The Scottish parliamentary elections are on Thursday 3 May and I’m still trying to decide who to vote for. I see that Colin Will has also been considering the issues, as has Andy Philip.
By a process of elimination, the choice becomes clearer for me. I will not vote Conservative. Not even if they paid me a million pounds to do so. I won’t vote for the extreme left parties, as they tend to get more obsessed over ideology than real people. I won’t vote for the extreme right because I disagree entirely with them. I won’t vote for any party that wants to take us out of Europe. I won’t vote for the Liberal Democrats because they stood last time on a platform of abolishing student tuition fees and promptly sacrificed that as the price of a coalition with Labour – I don’t like people who sell out their principles so cheaply.
So effectively, that leaves the centre-left Labour and the Scottish National Party, a centre-left group who believe in an independent Scottish nation (within Europe).
If it were a UK election, I wouldn’t consider voting Labour because of the Iraq issue, but it’s not a UK election. However, the Scottish Labour Party give me a strong impression of being in Tony Blair’s pocket. I have tended to vote Labour in the past. All through the bleak years when the Conservatives were in power in the UK, I voted Labour. And when Labour were finally elected, things looked promising. I think the UK Labour Government has been much better for Scotland than the Conservatives would have been (shudder). But I don’t trust them an inch, and I feel that getting a real gubbing in the Scottish election might lead the Scottish Labour party to distance themselves more from their UK counterparts.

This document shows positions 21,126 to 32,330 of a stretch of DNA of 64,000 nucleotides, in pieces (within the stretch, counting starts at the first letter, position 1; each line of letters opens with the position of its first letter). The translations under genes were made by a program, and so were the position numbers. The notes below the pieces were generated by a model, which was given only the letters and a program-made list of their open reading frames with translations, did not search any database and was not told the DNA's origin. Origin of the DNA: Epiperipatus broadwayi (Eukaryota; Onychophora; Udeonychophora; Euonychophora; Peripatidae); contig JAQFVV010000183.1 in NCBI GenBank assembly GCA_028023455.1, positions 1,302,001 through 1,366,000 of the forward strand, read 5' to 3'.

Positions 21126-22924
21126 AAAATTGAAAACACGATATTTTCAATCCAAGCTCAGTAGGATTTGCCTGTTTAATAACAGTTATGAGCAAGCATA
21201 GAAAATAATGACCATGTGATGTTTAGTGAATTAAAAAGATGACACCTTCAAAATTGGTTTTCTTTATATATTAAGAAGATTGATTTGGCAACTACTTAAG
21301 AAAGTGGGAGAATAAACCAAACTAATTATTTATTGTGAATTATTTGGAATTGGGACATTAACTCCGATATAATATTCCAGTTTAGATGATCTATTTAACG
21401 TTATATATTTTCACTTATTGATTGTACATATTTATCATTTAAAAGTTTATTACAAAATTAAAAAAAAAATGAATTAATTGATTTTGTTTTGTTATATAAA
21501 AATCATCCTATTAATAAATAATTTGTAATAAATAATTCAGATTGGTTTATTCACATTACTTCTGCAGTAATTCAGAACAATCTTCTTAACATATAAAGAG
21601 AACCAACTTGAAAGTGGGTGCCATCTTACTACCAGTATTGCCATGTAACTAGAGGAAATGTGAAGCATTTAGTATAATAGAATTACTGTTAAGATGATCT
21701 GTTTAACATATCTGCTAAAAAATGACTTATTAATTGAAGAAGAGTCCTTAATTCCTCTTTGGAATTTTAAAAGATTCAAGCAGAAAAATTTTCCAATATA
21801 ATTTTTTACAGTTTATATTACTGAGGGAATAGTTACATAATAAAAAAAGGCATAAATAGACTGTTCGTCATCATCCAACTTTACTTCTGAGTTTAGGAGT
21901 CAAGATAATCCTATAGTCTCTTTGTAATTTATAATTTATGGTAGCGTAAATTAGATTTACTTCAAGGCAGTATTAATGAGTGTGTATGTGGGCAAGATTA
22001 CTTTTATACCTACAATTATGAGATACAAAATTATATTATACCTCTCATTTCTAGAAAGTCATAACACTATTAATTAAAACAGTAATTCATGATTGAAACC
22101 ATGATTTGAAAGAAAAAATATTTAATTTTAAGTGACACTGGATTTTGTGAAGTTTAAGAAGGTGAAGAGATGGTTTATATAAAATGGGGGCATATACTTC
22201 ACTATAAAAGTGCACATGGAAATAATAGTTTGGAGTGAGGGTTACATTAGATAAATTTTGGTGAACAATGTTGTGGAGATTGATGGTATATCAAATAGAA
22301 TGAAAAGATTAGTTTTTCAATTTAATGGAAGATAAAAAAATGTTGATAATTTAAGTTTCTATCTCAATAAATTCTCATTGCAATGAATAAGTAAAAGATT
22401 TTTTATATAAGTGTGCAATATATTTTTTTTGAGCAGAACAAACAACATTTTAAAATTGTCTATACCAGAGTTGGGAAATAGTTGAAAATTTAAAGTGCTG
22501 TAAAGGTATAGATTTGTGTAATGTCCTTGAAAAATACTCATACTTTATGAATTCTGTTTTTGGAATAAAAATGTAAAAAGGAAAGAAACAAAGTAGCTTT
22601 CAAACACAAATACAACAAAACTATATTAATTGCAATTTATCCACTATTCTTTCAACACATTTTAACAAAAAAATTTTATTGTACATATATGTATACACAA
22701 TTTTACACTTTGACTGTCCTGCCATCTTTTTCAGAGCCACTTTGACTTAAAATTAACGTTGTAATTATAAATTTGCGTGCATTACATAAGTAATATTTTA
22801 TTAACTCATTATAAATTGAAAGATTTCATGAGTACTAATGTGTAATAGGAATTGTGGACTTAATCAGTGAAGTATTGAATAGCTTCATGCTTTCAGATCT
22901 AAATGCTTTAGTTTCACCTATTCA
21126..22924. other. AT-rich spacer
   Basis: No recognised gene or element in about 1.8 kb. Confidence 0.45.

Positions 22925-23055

The problem with voting SNP is that I am not a nationalist. I don’t feel particularly patriotic. Indeed, I feel quite critical about many aspects of Scottish life. I would like to think that independence would give us a new sense of belief and confidence, but I suspect the politicians would make a mess of things and people would become even more cynical than they are now. On the other hand, at least we wouldn’t have anyone but ourselves to blame if it all went wrong, and this might be good for us. If we broke with the UK and got into a mess, we might make genuine changes to the political system rather than mirroring Westminster politics. We might even manage to dig our way out of a self-inflicted hole. Or we might lie down and die.
The choice isn’t easy. All the polls show the SNP well ahead, which could trigger a constitutional crisis in itself.